Dean of students at the University of Ghana says undue government interference has plunged the University into accommodation crisis.
According to Prof Godfred Bokpin, the University has failed to house of all of its freshly admitted students because the government has consistently resisted attempts by the University to increase fees to develop more infrastructure.
“We don’t want the university to run efficiently and effectively and the reason has to do with excessive government interference or influence which does not allow the university to put into practice all that it intends to do,” he told Joy News.
Accommodation crises on the University of Ghana campus is a recurring phenomenon.
The acute nature of the situation led to the management of the school adopting IN-OUT-OUT–IN residential policy.
By this policy, only first and final year students were housed on campus.
Second and third-year students were on their own.
Majority of students insisted on being housed on campus because of the rising cost of transportation.
This gave room for private developers to take advantage of the situation by providing hostels to house the students who could not be housed by the university.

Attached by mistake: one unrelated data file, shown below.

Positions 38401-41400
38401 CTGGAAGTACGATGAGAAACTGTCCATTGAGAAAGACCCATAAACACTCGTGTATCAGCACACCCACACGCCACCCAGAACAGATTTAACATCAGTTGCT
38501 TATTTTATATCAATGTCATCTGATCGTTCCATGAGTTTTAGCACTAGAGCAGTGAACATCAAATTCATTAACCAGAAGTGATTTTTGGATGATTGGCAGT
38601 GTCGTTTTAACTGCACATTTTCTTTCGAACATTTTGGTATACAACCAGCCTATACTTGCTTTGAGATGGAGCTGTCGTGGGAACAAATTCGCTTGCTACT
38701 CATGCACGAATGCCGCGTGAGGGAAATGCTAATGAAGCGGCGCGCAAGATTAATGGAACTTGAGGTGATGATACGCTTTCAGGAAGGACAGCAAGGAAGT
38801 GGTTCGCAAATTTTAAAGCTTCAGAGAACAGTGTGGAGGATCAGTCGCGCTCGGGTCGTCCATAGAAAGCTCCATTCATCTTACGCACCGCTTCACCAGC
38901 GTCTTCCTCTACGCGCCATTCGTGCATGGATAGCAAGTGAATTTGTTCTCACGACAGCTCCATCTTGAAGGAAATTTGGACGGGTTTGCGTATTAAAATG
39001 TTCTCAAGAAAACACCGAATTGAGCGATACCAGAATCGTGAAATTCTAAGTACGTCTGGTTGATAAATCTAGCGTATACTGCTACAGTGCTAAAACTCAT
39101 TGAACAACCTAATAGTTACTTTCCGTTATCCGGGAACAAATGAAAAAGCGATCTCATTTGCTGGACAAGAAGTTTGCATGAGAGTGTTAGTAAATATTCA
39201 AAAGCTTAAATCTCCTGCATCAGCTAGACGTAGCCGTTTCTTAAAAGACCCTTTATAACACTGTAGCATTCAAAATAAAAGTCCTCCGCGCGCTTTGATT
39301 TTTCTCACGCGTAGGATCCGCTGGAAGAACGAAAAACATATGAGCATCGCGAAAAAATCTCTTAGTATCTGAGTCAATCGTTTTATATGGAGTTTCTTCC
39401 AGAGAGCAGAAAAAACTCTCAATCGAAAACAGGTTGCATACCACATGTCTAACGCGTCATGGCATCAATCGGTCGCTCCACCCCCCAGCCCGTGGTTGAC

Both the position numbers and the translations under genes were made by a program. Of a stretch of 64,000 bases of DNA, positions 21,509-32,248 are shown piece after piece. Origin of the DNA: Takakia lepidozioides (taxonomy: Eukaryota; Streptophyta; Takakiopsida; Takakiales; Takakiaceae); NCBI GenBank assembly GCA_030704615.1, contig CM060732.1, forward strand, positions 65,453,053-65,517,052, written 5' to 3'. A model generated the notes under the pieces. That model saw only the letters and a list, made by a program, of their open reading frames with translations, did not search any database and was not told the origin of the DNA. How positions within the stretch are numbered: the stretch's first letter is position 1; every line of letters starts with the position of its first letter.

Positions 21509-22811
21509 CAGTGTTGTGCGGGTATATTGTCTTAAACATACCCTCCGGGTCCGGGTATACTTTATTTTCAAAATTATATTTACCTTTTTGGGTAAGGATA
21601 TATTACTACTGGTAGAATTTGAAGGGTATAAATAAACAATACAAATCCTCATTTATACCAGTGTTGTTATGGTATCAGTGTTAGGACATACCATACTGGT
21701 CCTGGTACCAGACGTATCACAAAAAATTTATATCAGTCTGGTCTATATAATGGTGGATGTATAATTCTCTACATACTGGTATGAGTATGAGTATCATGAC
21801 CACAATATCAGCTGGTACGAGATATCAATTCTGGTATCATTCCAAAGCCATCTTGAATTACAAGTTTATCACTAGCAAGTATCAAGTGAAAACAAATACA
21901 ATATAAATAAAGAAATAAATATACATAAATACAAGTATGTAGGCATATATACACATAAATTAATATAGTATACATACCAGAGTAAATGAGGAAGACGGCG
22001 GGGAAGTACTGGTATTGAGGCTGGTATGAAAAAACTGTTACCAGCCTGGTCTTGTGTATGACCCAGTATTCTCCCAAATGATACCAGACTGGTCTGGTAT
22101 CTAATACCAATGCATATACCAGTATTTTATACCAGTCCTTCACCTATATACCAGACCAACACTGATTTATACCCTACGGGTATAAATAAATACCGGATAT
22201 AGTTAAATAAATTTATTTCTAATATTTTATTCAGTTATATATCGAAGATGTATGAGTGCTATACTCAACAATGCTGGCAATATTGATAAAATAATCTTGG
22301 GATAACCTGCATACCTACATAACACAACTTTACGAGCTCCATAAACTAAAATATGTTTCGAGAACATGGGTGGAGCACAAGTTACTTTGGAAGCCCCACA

The current situation where freshly admitted students cannot be accommodated by both traditional halls and private hostels only explain how the university which was established several years back continues to grow in numbers as the years go by.
The dean of students believes the problem can be addressed if the government allows the university to increase fees especial those on accommodation.
Despite the increasing cost of good and services, Godfred Bokpin maintains that within the last three years, the university has only been permitted to increase its services only by five per cent.
“All that we got this year is five per cent when inflation is far above five per cent. That way there is no way of covering the cost of running these facilities. That is the problem,” he said in exhilaration.
Hall Manager for Bani Hostel, Selasy Stephen Tede told Joy News, the high-interest rate regime is making it difficult for private developers to invest in developing more hostels.